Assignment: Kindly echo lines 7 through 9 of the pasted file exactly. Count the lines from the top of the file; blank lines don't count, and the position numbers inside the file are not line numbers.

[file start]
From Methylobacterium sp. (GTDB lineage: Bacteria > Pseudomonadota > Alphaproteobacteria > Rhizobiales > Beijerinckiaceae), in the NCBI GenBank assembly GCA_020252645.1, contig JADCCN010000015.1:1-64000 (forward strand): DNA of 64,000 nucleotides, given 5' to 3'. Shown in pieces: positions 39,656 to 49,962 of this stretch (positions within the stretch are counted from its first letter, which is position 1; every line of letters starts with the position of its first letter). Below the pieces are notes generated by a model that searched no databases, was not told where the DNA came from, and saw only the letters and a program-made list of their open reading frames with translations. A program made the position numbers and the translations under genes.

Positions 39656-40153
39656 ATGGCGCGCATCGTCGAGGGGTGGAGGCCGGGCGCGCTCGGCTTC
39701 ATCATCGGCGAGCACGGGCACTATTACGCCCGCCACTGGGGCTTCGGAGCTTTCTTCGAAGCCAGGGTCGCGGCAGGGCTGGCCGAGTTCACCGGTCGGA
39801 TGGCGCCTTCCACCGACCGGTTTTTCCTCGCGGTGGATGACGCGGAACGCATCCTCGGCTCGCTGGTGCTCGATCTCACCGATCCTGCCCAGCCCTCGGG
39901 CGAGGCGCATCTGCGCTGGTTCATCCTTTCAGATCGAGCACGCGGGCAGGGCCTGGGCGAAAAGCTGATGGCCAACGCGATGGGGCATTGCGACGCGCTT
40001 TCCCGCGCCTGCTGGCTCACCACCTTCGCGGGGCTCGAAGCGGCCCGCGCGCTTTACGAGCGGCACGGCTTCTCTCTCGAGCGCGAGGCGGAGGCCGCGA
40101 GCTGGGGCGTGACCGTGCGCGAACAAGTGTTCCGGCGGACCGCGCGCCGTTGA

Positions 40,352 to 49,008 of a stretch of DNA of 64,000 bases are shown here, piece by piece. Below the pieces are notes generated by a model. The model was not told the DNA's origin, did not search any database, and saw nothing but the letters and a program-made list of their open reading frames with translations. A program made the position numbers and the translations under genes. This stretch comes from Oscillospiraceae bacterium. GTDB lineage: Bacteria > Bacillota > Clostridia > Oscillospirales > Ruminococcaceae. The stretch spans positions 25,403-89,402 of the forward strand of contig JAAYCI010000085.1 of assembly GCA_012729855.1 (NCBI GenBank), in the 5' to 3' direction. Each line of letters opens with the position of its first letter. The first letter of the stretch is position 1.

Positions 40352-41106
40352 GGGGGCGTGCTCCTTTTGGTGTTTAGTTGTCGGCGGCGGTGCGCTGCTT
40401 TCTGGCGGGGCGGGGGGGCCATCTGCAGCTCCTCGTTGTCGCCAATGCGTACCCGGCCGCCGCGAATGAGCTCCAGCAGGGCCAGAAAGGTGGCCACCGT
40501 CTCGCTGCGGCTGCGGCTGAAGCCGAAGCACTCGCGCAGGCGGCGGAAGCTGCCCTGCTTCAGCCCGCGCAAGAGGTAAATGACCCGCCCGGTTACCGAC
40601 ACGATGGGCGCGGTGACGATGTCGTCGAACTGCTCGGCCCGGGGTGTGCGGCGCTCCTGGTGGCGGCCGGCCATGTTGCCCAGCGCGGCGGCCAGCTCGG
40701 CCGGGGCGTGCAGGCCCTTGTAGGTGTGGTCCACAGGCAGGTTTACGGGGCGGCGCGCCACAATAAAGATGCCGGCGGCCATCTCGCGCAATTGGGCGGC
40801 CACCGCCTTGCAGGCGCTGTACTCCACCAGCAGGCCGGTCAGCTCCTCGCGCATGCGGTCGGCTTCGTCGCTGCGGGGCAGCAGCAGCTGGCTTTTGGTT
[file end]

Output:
40001 TCCCGCGCCTGCTGGCTCACCACCTTCGCGGGGCTCGAAGCGGCCCGCGCGCTTTACGAGCGGCACGGCTTCTCTCTCGAGCGCGAGGCGGAGGCCGCGA
40101 GCTGGGGCGTGACCGTGCGCGAACAAGTGTTCCGGCGGACCGCGCGCCGTTGA

Positions 40,352 to 49,008 of a stretch of DNA of 64,000 bases are shown here, piece by piece. Below the pieces are notes generated by a model. The model was not told the DNA's origin, did not search any database, and saw nothing but the letters and a program-made list of their open reading frames with translations. A program made the position numbers and the translations under genes. This stretch comes from Oscillospiraceae bacterium. GTDB lineage: Bacteria > Bacillota > Clostridia > Oscillospirales > Ruminococcaceae. The stretch spans positions 25,403-89,402 of the forward strand of contig JAAYCI010000085.1 of assembly GCA_012729855.1 (NCBI GenBank), in the 5' to 3' direction. Each line of letters opens with the position of its first letter. The first letter of the stretch is position 1.